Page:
34 MPs voted for the initiative, 48 voted against, and Janina Kursite-Pakule (National Alliance) abstained.
After a meeting with Ašeradens earlier this morning, where the minister presented his vision of lower electricity bills, Latvian Association of Regions decided to nevertheless propose Saeima to dismiss Ašeradens.
Ašeradens started the meeting with admitting past failures in introducing the mandatory purchase component (MPC), which is the part of the electricity price used to subsidize green energy producers.
"[Introducing the MPC was] a fundamental, national, macroeconomic mistake," he said, opening the debate.
Ašeradens is under a lot of flak as violations have been uncovered in more than a dozen 'cogeneration plants', prompting the Economics Ministry to revoke licenses. The ministry is concurrently overseeing Latvia's integration in the EU's gas market after the country opened its market on April 3, 2017.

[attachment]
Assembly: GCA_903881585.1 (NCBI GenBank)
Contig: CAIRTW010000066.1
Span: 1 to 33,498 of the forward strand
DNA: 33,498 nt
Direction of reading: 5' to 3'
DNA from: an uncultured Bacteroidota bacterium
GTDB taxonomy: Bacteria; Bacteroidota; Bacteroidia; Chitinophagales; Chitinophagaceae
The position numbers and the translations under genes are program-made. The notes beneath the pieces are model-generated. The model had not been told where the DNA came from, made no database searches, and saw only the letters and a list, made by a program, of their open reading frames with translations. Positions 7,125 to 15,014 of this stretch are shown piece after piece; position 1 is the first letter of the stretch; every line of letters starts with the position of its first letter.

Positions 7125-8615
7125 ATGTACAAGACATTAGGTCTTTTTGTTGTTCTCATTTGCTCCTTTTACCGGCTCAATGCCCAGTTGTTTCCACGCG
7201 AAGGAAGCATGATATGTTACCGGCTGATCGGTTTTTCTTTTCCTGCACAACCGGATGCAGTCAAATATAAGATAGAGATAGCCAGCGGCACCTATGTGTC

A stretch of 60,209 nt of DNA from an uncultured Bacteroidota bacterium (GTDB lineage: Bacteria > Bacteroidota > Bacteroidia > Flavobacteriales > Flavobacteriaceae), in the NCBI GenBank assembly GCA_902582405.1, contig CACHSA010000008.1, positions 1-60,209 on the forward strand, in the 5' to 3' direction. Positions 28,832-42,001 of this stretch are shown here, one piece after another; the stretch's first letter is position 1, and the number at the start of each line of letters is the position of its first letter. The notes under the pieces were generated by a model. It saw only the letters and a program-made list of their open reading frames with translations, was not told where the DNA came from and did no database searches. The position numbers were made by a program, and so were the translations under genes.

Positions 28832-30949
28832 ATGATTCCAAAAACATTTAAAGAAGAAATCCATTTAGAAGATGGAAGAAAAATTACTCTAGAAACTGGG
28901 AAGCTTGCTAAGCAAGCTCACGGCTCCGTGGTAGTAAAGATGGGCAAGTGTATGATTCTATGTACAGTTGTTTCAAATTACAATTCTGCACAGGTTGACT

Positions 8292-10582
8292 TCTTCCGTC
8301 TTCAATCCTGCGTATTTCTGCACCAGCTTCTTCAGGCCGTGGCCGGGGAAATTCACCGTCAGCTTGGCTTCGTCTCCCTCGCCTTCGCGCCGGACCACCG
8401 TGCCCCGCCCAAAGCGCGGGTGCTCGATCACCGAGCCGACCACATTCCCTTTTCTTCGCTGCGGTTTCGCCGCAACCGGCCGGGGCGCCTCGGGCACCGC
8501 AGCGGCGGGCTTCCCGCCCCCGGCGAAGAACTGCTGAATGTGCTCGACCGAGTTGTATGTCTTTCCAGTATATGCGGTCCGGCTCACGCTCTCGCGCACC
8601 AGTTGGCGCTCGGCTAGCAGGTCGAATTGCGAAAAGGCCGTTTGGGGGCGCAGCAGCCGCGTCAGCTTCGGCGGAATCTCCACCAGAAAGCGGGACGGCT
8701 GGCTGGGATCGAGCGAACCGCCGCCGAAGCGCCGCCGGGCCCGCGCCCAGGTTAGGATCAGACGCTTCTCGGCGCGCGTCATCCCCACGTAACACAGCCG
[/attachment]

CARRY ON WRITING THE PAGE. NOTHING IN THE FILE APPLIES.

According to the Latvian Association of Regions, Ašeradens is essentially proposing to shift the burden of electricity costs from several major electricity consumers to onto all other consumers - thousands of small and medium-sized enterprises and residents.
The association also said it had information that the State Treasury had lent money to Augstsprieguma Tikls transmission system operator so it could buy Itera Latvija's shares in Conexus Baltic Grid, which would eventually result in higher electricity and natural gas bills for customers. "The minister had to admit that this is what will happen," the association's representatives said.